Meanwhile, Michigan's once-deadly screen game has totally atrophied. Corso says slow 'em down with screens and draws, Debord! Listen to Corso!
"Listen to Corso"? I'm pretty sure that's never been put in a blog before.
Anyway, on the other side of the ball... how has the Donovan era gone?
Donovan is a great leader. Tough as freaking nails (sorry, but I'm frazzled because of upcoming travel and can't think of anything better than a dumb cliche). He took hit after hit against tOSU and kept getting up. He can make all the throws Paul Chryst (OC) needs him to. He's mobile when he can complete his dropback without getting swarmed. He's not as accurate as Stocco, and he did start getting a bit wild with his throws Saturday once the Buckeyes hit him a few times in the second half. But I am not going to complain. He hasn't cost us a game, and he did a lot of really good things.
Allan Evridge will have some shoes to fill next year, to be sure.
I can't help but notice a 2 interception, 0 touchdown performance against Penn State. What happened there?
PJ Hill fumbled on the first play of the game. The defense was almost completely non-competitive. They were out of the game long before Donovan did anything wrong.
Worst game I've seen Wisconsin play in a long time.
Imagine how you'd feel if Michigan's defense spent two quarters making Anthony Morelli look like Colt Brennan.
I would feel very sad. And then I would want to punch a baby.
Okay. UW is 32nd in passer efficiency despite that. But also 100th in sacks allowed. Fluke? Or a likely indicator of serious turf-eating to come?
The sacks aren't Donovan's fault. The line hasn't done a great job, especially in the tOSU game, when Donovan was often swarmed with no chance to survey the field. Admittedly, there have been times that he didn't run when he should have, but I'm not going to fault him for all of that. This line has been a disappointment when it comes to pass-blocking and blitz pickup. My favorite play on Saturday was in the first quarter, when the LT blocked down the line and let Gholston rush into the backfield, where he only had to beat the block of true freshman RB Zach Brown to get the sack.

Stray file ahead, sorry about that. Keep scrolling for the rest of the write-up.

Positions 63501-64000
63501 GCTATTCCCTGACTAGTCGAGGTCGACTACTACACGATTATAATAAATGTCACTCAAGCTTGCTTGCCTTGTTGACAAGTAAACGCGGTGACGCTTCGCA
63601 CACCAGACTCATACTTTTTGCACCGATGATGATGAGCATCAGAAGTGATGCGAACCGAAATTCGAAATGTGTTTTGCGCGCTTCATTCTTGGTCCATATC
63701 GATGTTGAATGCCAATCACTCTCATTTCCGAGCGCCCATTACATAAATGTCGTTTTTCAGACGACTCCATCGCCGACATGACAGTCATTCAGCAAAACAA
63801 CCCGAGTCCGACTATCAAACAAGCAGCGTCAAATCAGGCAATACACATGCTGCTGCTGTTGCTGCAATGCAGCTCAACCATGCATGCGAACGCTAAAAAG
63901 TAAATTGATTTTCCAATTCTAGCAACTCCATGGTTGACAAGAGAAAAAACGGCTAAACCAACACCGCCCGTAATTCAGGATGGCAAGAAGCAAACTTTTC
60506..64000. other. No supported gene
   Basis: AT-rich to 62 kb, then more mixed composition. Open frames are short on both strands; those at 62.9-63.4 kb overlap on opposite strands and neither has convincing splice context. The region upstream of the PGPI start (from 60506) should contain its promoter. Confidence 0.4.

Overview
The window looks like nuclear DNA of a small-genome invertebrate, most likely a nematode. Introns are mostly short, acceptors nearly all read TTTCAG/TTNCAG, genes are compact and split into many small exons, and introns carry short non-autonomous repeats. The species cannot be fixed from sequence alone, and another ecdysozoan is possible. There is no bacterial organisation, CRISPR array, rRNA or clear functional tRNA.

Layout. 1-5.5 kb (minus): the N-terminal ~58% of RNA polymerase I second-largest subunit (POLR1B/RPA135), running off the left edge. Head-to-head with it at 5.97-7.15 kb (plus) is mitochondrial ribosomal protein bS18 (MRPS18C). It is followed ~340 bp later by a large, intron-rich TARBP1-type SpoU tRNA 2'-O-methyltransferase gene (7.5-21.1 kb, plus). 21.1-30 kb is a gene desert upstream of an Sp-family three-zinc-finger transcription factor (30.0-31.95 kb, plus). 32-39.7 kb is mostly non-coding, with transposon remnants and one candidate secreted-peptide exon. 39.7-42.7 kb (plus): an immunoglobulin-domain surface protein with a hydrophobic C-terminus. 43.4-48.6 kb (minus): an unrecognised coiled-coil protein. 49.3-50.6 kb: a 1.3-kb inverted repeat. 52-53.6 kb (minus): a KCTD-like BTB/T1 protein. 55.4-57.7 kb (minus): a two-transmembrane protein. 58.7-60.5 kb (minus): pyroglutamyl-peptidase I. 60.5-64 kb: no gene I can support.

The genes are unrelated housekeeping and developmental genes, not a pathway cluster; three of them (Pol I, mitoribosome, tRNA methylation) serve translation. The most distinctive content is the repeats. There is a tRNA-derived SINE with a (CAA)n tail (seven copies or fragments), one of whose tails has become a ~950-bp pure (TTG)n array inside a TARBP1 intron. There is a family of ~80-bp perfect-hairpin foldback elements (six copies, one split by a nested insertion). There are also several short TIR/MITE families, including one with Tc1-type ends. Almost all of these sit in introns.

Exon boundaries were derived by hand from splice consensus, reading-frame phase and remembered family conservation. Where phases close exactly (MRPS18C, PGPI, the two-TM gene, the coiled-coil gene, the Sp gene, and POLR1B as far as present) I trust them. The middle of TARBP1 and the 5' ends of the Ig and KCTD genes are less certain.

I mean, Gholston against a smallish freshman back? Who drew that crap up?
Opponents have done that against Crable, too. Weird. I think it's just a protection slide to make the n00b's blocking assignment clear. Sometimes it's Roidy McRoiderson. Sorry, kid.
Dumb. So if we keep doing that, Crable is guaranteed two sacks...in the first quarter.
Maybe Smith's pass pro is more advanced. Michigan did the same with Carlos Brown in the backfield. Not so much with Hart.
Smith is bigger. Frankly, I can't imagine he's a worse blocker than Brown. [Note that he's talking about UW freshman Zach Brown, not Carlos. -ed]
He's just a better player at this point. Too bad he couldn't handle a little cab fare tiff with his woman.
Meanwhile, Michigan's run defense has gotten gashed up the middle pretty consistently this year. After a half of stoning Michigan State they buckled against a fat back. How has the Wisconsin run game gone?